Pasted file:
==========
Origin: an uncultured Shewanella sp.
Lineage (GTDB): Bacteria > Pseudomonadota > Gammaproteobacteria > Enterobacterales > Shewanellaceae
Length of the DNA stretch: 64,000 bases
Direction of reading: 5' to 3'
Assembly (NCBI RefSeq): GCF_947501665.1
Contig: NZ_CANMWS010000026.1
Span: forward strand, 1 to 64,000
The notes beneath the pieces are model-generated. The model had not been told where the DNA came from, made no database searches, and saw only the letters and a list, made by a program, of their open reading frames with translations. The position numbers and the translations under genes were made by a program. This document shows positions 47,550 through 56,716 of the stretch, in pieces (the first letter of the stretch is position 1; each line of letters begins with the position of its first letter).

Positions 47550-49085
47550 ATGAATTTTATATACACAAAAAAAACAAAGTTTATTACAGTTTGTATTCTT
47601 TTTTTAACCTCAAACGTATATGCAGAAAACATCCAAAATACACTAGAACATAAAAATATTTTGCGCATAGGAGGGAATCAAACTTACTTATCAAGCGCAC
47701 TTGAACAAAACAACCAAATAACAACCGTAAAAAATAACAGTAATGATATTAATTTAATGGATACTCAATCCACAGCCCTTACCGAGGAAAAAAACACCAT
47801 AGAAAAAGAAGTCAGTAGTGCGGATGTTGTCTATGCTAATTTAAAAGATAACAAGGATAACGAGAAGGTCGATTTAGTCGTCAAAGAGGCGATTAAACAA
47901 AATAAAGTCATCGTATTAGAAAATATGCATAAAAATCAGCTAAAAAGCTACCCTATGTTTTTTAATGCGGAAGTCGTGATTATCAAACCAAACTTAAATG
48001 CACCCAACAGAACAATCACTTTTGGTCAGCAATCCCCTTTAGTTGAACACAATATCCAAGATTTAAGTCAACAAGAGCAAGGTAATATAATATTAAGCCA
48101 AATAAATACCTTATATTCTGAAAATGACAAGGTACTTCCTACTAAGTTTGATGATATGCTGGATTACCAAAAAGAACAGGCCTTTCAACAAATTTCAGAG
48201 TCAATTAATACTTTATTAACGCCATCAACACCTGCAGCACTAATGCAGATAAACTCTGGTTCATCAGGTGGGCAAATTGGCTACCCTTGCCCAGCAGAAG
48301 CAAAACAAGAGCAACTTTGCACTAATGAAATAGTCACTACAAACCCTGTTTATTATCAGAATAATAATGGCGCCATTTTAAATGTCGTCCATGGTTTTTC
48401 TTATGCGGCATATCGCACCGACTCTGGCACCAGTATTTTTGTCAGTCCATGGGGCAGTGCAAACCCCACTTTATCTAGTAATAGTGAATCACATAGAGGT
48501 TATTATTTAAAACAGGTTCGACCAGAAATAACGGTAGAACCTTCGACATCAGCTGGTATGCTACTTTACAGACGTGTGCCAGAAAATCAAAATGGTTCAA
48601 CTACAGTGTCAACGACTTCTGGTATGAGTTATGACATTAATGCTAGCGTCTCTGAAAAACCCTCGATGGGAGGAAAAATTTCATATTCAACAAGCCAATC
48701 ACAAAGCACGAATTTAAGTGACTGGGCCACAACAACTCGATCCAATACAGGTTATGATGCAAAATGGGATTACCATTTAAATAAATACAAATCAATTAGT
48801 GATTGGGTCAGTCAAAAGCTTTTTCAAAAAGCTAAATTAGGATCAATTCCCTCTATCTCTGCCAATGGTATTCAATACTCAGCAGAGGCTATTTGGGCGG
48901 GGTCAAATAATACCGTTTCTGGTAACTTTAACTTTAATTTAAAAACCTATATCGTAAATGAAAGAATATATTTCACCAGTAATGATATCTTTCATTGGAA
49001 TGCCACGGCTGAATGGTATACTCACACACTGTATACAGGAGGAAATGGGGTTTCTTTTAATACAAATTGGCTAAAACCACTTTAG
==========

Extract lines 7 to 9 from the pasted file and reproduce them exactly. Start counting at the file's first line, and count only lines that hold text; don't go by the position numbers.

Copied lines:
Span: forward strand, 1 to 64,000
The notes beneath the pieces are model-generated. The model had not been told where the DNA came from, made no database searches, and saw only the letters and a list, made by a program, of their open reading frames with translations. The position numbers and the translations under genes were made by a program. This document shows positions 47,550 through 56,716 of the stretch, in pieces (the first letter of the stretch is position 1; each line of letters begins with the position of its first letter).

Positions 47550-49085